confession is good for the soul

Among the presents I received for Christmas was this:

You might be wondering why someone would give a 48 year-old man a Beano Annual (although if you know me you probably won’t be at all surprised). It was from my sister.

And it was a gift in response to something I did many years ago, and which I confessed to via Simon Mayo’s Radio Show on BBC Radio 2 in November 2015. You can listen to it here. For those who don’t know this feature, people write to Simon Mayo (calling him Father Simon, or something like that) and tell of past misdemeanours, and ask for forgiveness from the team.

If you are not in a situation where you can listen to the MP3 file, then I will put the text of the confession below. (There are a few differences between the text I sent in and the one that was read out, but I assure you that no goldfish were actually harmed (or consumed!)). This is what I wrote (changing my sister’s name to Beth).

Dear Father Simon and the Confessional Collective

I am writing to unburden myself about an event that happened many years ago, when I was about 5 or 6,  but which may have been foundational to what I do today.

As a small child I loved comics. Not the American superhero-type comics, but proper ones like The Beano, The Dandy, Whizzer and Chips, the Beezer and so on. One of my Grandads contributed to this passion by providing us with a new comic every time we saw him. Much as I enjoyed all of the characters in the comics I was particularly drawn to the mischievous characters like Beryl the Peril, Minnie the Minx and of course Dennis the Menace and Gnasher. In my heart of hearts I was drawn to their cartoon capers and imagined myself one of them. I did ask if I could join the Dennis the Menace fan club but my parents, fearing the worst, refused to let me.

On the fateful day in question my comic-giving Grandad and Grandma had come to our house to stay while we were going away on holiday. They brought comics with them and I read mine while my parents packed the car, so menacing was in my mind. When the time to go arrived my sister (we’ll call her Beth) and I went into the back garden to say goodbye to our goldfish who lived in a pond that was usually covered by a layer of green weed and slime. Beth got to the pond first and bent down to see if she could see any of the goldfish in order to say her ‘au revoir’, and I followed along behind.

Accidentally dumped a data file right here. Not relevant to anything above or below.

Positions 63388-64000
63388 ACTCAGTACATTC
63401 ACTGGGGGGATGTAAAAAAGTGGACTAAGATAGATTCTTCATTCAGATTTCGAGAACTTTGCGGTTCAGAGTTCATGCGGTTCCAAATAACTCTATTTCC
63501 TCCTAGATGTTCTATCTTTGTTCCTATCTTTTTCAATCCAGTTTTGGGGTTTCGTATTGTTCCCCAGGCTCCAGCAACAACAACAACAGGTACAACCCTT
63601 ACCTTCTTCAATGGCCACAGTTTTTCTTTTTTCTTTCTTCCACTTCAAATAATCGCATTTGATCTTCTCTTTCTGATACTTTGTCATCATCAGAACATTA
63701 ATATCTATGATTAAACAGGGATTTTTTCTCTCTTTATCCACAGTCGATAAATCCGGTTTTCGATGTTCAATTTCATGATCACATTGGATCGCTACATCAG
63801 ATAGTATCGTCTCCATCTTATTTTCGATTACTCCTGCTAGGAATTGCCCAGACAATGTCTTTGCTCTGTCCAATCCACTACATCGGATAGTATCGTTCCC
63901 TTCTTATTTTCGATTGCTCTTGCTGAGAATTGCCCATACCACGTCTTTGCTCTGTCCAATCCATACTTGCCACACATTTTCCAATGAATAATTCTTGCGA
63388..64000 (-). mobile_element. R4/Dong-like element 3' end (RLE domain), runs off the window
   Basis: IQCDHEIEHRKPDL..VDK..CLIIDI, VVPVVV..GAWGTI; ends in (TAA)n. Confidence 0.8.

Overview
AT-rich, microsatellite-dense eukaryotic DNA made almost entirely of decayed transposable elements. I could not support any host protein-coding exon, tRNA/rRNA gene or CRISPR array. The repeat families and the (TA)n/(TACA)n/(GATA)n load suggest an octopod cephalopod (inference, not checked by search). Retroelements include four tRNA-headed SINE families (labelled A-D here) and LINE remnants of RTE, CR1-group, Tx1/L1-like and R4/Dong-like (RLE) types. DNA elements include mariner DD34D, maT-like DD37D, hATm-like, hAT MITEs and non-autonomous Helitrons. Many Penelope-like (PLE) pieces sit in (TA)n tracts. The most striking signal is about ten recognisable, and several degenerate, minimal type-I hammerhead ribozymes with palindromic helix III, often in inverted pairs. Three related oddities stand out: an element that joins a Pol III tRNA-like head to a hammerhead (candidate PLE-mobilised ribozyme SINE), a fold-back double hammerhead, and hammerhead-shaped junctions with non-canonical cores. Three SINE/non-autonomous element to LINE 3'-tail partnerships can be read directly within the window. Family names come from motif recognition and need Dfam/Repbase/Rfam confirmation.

As I approached the pond I was confronted by the sight of my sister bent over in front of me, facing the pond, and the mischief-maker within took over.

“I’ll push you in!” I said, in full menace-mode.

“Don’t you dare!” shouted Beth, but it was too late.

For a few blissful moments I was starring in my own comic as I shoved her into the pond. The sense of joy and delight was almost palpable, made all the better as Beth emerged from the pond covered in slime and weed. But the elation was cut short by the blood-curdling scream that Beth gave – a shout that brought me back to reality with a bump: “Muuuuuum!”

At that moment I knew I was in trouble that was even deeper than the pond. There was nowhere to run. Nowhere to hide and even “You dared me” was no defence to my actions.